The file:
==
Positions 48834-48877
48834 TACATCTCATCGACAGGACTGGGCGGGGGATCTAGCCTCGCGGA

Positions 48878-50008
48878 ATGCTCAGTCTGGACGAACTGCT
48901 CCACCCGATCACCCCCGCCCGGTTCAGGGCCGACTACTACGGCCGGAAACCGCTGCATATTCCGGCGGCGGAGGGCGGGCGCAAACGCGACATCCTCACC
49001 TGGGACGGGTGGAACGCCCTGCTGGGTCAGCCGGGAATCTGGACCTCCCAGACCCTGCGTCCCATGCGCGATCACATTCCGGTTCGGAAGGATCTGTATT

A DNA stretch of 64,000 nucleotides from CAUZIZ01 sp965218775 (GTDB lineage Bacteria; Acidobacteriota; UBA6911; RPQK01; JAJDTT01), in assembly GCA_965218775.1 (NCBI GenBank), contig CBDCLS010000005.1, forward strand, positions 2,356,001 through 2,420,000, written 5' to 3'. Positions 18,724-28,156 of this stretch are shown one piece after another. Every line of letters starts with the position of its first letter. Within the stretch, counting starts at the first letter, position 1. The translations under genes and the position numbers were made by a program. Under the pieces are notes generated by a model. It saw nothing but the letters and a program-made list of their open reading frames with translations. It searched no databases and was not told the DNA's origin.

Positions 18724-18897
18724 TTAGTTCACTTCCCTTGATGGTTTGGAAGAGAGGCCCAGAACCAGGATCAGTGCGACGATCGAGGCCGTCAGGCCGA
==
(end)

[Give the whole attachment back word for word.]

Positions 48834-48877
48834 TACATCTCATCGACAGGACTGGGCGGGGGATCTAGCCTCGCGGA

Positions 48878-50008
48878 ATGCTCAGTCTGGACGAACTGCT
48901 CCACCCGATCACCCCCGCCCGGTTCAGGGCCGACTACTACGGCCGGAAACCGCTGCATATTCCGGCGGCGGAGGGCGGGCGCAAACGCGACATCCTCACC
49001 TGGGACGGGTGGAACGCCCTGCTGGGTCAGCCGGGAATCTGGACCTCCCAGACCCTGCGTCCCATGCGCGATCACATTCCGGTTCGGAAGGATCTGTATT

A DNA stretch of 64,000 nucleotides from CAUZIZ01 sp965218775 (GTDB lineage Bacteria; Acidobacteriota; UBA6911; RPQK01; JAJDTT01), in assembly GCA_965218775.1 (NCBI GenBank), contig CBDCLS010000005.1, forward strand, positions 2,356,001 through 2,420,000, written 5' to 3'. Positions 18,724-28,156 of this stretch are shown one piece after another. Every line of letters starts with the position of its first letter. Within the stretch, counting starts at the first letter, position 1. The translations under genes and the position numbers were made by a program. Under the pieces are notes generated by a model. It saw nothing but the letters and a program-made list of their open reading frames with translations. It searched no databases and was not told the DNA's origin.

Positions 18724-18897
18724 TTAGTTCACTTCCCTTGATGGTTTGGAAGAGAGGCCCAGAACCAGGATCAGTGCGACGATCGAGGCCGTCAGGCCGA